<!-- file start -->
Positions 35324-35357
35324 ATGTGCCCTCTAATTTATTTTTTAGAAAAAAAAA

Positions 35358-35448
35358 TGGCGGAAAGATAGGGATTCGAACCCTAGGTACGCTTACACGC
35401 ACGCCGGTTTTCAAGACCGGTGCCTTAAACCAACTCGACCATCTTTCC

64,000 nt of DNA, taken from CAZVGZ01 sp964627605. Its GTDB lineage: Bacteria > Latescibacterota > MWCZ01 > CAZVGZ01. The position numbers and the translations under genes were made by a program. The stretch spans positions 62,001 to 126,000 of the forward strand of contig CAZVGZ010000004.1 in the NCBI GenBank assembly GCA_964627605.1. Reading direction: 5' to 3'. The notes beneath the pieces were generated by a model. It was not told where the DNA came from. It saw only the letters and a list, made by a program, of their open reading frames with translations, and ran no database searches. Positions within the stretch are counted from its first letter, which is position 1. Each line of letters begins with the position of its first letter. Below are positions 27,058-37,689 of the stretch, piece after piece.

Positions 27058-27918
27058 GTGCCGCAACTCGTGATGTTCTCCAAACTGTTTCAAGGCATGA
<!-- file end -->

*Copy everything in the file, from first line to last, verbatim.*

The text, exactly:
Positions 35324-35357
35324 ATGTGCCCTCTAATTTATTTTTTAGAAAAAAAAA

Positions 35358-35448
35358 TGGCGGAAAGATAGGGATTCGAACCCTAGGTACGCTTACACGC
35401 ACGCCGGTTTTCAAGACCGGTGCCTTAAACCAACTCGACCATCTTTCC

64,000 nt of DNA, taken from CAZVGZ01 sp964627605. Its GTDB lineage: Bacteria > Latescibacterota > MWCZ01 > CAZVGZ01. The position numbers and the translations under genes were made by a program. The stretch spans positions 62,001 to 126,000 of the forward strand of contig CAZVGZ010000004.1 in the NCBI GenBank assembly GCA_964627605.1. Reading direction: 5' to 3'. The notes beneath the pieces were generated by a model. It was not told where the DNA came from. It saw only the letters and a list, made by a program, of their open reading frames with translations, and ran no database searches. Positions within the stretch are counted from its first letter, which is position 1. Each line of letters begins with the position of its first letter. Below are positions 27,058-37,689 of the stretch, piece after piece.

Positions 27058-27918
27058 GTGCCGCAACTCGTGATGTTCTCCAAACTGTTTCAAGGCATGA